BY KAREN PHILLIPS
There is no exit 10A. A couple of friends and I went to Spring House Restaurant Kitchen & Bar this weekend. The GPS told us to get off at exit 10A and we thought we missed it, so we got off at the next exit, turned around and tried again. 10D, 10C, 10B… where’s 10A? Frustrated and confused, we were about to give up when we saw an exit that would lead us downtown. We decided to get off there in hopes that the GPS would recalculate and give us new directions.
We found the restaurant on Spring Street. At first glance, it looked like a huge, white house with a nice garden and some outdoor seating. It’s an old home that used to be located in Winston’s Millionaire’s Row. The owners just recently refinished Spring House for the opening in April. Each room is used as a dining area, and can be rented out for conferences or parties. There is a garden in the yard where they grow many of their own vegetables and herbs. They also purchase from local farmers, butchers and breweries. Their goal is to create honest and responsible New American cooking.
We didn’t make reservations. That was a mistake. We ate at the bar, which could only seat about six or seven comfortably, but there were a few cocktail tables, armchairs, and love seats around for lounging. It’s a nice area for hanging out with friends and relaxing with a drink and a good book.
Our bartender, Wendy Hensley, told us about some of the eccentric merchants who come in with local goods – like the man who brings an assortment of mushrooms, assuring us they aren’t of the “special” variety. She told us about the herbs and vegetables grown in the garden, and when we asked her how the Spring House got it’s name, she made an educated guess that it had something to do with being a house and being located on Spring Street.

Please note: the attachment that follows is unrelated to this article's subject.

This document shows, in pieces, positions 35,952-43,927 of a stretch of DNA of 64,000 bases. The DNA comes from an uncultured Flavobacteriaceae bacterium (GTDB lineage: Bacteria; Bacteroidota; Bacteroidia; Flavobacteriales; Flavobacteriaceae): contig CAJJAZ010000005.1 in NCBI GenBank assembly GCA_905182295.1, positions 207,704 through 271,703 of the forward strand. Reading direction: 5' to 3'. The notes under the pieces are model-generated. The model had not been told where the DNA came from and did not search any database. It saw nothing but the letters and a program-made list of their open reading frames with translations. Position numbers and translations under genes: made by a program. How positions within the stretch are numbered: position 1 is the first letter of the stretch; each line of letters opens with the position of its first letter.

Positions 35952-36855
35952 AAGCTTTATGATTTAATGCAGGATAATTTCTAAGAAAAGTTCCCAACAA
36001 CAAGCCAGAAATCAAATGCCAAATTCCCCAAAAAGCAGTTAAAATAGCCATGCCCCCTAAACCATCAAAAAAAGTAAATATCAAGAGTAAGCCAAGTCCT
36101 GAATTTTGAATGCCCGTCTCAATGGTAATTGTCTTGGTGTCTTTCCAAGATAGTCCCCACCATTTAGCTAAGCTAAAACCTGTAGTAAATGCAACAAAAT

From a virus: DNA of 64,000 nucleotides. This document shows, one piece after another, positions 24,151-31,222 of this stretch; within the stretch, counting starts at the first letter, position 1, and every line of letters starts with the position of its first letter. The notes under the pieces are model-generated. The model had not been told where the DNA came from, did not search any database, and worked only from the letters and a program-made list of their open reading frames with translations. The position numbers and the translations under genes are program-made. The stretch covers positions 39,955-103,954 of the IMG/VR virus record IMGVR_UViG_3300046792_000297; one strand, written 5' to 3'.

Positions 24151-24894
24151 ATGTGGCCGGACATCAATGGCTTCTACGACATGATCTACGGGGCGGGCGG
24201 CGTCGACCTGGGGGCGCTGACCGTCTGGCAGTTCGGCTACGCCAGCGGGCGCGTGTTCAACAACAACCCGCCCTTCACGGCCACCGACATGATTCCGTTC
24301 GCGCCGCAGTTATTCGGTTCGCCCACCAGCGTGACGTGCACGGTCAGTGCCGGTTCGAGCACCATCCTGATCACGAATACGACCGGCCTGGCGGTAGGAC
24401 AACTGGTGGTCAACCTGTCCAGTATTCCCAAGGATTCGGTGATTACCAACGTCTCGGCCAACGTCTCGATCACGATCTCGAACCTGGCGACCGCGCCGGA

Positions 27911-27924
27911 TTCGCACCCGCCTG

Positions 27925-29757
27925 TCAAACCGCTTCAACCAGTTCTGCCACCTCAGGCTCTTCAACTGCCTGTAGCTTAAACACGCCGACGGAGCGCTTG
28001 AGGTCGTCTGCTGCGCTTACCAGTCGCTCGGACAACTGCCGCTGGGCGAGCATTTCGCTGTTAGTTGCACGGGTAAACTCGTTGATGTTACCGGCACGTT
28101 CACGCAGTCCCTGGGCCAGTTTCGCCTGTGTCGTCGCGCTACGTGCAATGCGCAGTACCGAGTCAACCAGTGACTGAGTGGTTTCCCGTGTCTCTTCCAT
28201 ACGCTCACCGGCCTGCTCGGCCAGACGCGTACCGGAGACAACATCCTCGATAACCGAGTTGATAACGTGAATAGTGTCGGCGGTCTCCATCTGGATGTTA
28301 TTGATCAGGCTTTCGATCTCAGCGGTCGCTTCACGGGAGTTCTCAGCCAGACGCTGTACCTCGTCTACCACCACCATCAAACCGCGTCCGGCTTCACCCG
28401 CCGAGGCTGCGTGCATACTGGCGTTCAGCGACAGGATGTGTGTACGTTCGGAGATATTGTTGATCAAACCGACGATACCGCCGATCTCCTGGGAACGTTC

I ordered a strawberry-hibiscus frozen margarita. The hibiscus added a nice, tangy touch, pairing well with the sweetness from the strawberry and the bite from the tequila. I started with a Cuban-style black-bean soup. The perfect temperature, with just a touch of spice, it was a pleasant beginning to my meal. For dinner, I had the chicken and eggplant Parmesan. I’m not a huge fan of traditional chicken parm because I don’t love the breaded chicken. The breading usually gets too soggy and falls off, and it’s not always very flavorful. This time, the eggplant was fried in a whole-wheat flour; the chicken was grilled and left naked. Together they were an awesome-twosome, topped with fresh marinara sauce and served over a bed of fresh basil succotash. The meal went perfectly with the Brooklyn lager I had.
I ordered the bread pudding for desert. It wasn’t my favorite part of the meal, but I’m not complaining about it either. It was rich and sweet, with pecans and brown sugar. I’ve just had better. Kim and Matt got the “Babysitter” Cake. The chef came up with the name based on the common response a couple gives at the end of an evening when asked if they want dessert: “No thanks, but we’ll take one home for the babysitter.” We didn’t have any leftover, though. It was a molten lava chocolate cake with a hibiscus cherry-infused sweet cream, and it was better than mine.
The waitstaff wore white button-down shirts and jeans.
It kept the level of the restaurant a couple steps down from pretentious. It was the right amount of classy, but still comfortable enough to watch the game at the bar and socialize with friends without having to sit up straight or watch my mouth.
I’m glad the GPS finally got us where we needed to be.
Spring House is definitely a place to experience. Whether a date night with my husband or a night out with my girls, I’m looking forward to going back. Next time, I’ll be sure to make a reservation.
Spring House Restaurant Kitchen & Bar; 450 N. Spring St., Winston- Salem, 27101; 336.293.4797; www.springhousenc.com